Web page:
At that point Apple began patenting multi-touch implementation details at a frantic pace.  The only remaining question was what kind of hardware to pair the algorithms with.

The answer came in 2006 when a handful of companies -- mostly Taiwanese display startups -- displayed capacitive multi-touch displays at the 2006 Consumer Electronics Show (CES) and other trade shows.  Apple moved quickly to enter agreements to snatch up all the supply on the new displays.

Apple iPhone
Apple's crafty moves positioned it to potentially score its biggest anti-competitive win yet.
[Image Source: David Paul Morris/Getty Images]

This allowed it to enjoy a virtually untouched monopoly on multi-touch devices a year later, when its iPhone launched.  While Apple's invention came largely second-hand via FingerWorks and the Taiwanese manufacturers, it appeared that Apple had "invented" multi-touch.

IV. Android Phonemakers Have Four Potential Routes to Avoid a Complete Ban 

Now the clever strategy that ensured its risky smartphone project instant commercial acclaim and success could pay a second dividend in the form of an anti-competitive gift from the U.S. judicial system.

If Apple does score a complete sales ban, it has complete control over whether it opts to allow licensing at premium rates, or simply to allow Android U.S. sales to die.  Either way Android phonemakers' only recourse would be to win a narrowing of the patent in similar Samsung/HTC cases, take the case to a higher federal appeals court in an effort to override Judge Posner's technical analysis, try to find enough prior art to convince the USPTO to invalidate the broad patent, or else win an equally damaging ruling against Apple, forcing licensing.

Game over
Is this game over for Android?  Don't count Google and its allies out yet, they have several viable options to fight a complete sales ban. [Image Source: The Dark Furie]

If Google, et al. cannot find a way to accomplish one of those four reversal routes, Android is essentially soon to be dead in the U.S., barring some unforeseen circumstance.  And if Android sales vanish in the U.S., the platform's global prospects are in jeopardy as well.

It sounds unbelievable, but Apple's ace could spell the virtual end of Android, currently the smartphone market's market share leader.  Of course, on the flip side of the Android coalition has a lot of fight left in it and will likely look to exhaust each of the above options to avoid a radical market changing event in the U.S.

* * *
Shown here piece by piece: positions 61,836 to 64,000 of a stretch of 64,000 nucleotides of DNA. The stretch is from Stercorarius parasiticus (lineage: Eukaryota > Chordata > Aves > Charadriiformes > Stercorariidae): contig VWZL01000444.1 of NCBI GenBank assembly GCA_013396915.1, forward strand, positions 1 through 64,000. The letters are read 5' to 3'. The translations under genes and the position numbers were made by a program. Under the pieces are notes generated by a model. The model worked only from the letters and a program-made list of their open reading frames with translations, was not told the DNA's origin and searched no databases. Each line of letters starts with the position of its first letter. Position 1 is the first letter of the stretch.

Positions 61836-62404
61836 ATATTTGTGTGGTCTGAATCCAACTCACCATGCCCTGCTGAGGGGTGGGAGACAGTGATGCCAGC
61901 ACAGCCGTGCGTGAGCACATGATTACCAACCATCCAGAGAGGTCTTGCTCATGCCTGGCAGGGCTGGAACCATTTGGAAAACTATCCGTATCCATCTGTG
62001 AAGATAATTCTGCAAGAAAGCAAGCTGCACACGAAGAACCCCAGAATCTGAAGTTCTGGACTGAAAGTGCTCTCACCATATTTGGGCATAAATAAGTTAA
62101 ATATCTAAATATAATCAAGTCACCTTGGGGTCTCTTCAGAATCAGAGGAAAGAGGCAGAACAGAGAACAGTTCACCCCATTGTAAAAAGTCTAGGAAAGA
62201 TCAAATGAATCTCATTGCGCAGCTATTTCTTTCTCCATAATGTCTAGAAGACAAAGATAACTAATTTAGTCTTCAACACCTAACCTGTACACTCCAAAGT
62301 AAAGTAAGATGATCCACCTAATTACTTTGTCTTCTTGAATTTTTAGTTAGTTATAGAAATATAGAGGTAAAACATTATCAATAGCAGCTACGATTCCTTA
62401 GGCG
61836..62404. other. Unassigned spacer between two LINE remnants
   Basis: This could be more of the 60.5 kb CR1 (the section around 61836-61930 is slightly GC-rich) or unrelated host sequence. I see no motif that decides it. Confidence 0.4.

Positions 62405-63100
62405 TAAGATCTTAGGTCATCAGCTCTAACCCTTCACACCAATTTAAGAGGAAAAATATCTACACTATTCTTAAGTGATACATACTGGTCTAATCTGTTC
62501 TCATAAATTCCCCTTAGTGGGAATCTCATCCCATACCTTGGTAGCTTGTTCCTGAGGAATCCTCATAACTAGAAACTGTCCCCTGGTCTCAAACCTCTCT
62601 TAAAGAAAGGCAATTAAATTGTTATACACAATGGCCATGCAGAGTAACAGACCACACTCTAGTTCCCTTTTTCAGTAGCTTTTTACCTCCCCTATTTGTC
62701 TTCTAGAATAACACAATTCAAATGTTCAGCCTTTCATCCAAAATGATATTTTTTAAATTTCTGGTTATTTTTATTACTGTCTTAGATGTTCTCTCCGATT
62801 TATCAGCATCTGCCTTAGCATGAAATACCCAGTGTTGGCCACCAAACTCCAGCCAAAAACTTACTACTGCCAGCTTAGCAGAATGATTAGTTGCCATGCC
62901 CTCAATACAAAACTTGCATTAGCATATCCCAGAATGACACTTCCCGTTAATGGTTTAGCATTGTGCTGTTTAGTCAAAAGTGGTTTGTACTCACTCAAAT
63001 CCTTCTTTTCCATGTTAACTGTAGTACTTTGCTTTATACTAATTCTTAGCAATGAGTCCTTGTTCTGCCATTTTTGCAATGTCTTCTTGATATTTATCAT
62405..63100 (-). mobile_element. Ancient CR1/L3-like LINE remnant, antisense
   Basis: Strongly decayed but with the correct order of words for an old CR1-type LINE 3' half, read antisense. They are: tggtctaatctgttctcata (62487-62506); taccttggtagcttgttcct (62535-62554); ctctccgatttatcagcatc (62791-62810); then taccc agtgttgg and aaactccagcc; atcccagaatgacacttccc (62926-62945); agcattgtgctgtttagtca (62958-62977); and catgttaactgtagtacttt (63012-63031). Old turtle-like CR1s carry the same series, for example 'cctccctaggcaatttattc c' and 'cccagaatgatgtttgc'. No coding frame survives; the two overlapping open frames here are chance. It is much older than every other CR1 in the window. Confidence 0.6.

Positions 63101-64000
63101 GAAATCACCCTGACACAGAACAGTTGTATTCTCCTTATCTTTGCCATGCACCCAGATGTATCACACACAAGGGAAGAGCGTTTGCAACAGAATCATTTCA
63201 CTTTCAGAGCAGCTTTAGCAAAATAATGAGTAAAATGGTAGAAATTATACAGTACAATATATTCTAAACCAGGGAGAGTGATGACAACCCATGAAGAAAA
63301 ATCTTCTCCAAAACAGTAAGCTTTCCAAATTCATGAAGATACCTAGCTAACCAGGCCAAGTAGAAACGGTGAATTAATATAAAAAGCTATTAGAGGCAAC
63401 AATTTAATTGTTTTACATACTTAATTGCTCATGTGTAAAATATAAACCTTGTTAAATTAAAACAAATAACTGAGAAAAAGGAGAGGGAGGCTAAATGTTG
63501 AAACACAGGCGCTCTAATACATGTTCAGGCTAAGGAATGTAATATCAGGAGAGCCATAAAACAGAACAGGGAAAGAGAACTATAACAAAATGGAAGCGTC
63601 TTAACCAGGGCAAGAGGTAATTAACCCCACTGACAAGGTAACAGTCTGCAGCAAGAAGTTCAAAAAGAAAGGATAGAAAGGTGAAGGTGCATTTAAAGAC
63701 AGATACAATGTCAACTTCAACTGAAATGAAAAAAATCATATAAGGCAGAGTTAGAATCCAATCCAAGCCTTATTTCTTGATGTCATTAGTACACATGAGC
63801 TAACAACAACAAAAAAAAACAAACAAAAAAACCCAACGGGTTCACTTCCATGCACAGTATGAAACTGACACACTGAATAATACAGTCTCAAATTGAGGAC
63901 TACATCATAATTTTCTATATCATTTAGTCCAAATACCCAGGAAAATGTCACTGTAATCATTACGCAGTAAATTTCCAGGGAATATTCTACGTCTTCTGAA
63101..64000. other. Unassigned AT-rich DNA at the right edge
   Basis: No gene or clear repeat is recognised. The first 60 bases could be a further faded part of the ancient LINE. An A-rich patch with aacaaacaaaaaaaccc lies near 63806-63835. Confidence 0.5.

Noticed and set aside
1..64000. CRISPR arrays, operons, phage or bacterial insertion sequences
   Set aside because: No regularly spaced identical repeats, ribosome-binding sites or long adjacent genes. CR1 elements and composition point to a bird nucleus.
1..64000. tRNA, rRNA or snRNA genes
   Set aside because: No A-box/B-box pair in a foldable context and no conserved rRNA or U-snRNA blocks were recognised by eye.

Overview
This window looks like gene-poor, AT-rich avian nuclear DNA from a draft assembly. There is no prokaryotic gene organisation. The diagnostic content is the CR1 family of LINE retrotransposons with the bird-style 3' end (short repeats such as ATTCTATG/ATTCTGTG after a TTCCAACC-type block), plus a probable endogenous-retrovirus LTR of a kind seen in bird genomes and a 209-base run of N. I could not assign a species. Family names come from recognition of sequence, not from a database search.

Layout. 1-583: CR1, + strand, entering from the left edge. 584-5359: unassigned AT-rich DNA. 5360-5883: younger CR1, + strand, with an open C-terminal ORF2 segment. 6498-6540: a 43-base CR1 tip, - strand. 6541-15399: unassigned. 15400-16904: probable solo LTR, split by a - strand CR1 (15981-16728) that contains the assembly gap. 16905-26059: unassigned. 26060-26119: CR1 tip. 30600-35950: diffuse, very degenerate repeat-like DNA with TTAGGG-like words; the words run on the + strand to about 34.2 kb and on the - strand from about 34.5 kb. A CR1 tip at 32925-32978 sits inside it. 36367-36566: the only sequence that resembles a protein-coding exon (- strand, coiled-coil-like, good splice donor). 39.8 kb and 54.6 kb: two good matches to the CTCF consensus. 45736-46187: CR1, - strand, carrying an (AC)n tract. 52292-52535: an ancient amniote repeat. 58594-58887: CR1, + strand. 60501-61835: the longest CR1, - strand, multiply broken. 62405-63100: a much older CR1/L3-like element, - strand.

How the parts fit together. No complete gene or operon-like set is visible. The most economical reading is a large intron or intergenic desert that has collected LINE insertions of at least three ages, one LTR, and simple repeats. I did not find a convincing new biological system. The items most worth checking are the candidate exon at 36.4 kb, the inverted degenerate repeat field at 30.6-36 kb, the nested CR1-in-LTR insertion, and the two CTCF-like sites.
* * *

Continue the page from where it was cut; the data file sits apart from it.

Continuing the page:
Source: FOSS Patents



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RE: If I have to get a Windows Phone,
By robinthakur on 4/3/2012 12:39:58 PM , Rating: 2
Coming now that Android has been on the market for a while I don't see it as ideal for consumers. However, if you cast your mind back to when the iPhone was first released in 2007, Steve said that they had "patented the heck out of the device" and truly the iPhone's uniqueness and main advantage was its revolutionary multi touch OS which eclipsed all which had come before it. For a while there was literally nothing which could touch it on the market for maybe 2-3 years. When Android and the rest started to snap at its heals was when they started operating (as well as looking in Samsung's case) like an iPhone. I personally don't see that they should be able to legally do that given that the iPhone was a heavily patented device.

You might argue that it was in the public interest, to open up the market to lower cost handsets etc. but seriously in what other field of business would a multi billion dollar company happily just surrender its IP and competitive advantage in the interests of the general public. In point of fact, Steve and now Tim have an obligation to their shareholders to safeguard their investment and research. The first iPhone was not just about whacking a multitouch screen on a palm pilot as some may choose to see it, it was revolutionary, and the major part of that was because of Apple's innovative software, a factor that no other company had previously nailed or even focused on. Whilst this decision is very late in coming, it is entirely reasonable IMO


By WalksTheWalk on 4/3/2012 4:26:54 PM , Rating: 5
I'm all for inventors being able to patent their technology and reap the rewards that come with that. I agree that Apple did create a new type of device that combined existing technology into a new package.

The issue I have here is that there is prior art in the case of many of Apple's patents. What Apple did is just frame them in the package of a portable device. Multi-touch was already patented for touch screen displays, but Apple's patent just adds that it's for a portable device. If I had the coin, like Apple does, I would file all kinds of patents that are based on existing patents but packaged in a different form factor. Many of Apple's patents like multi-touch, swipe to unlock, etc. are just rewording of existing patents for mobile devices and the US Patent Office just rubber stamps them through.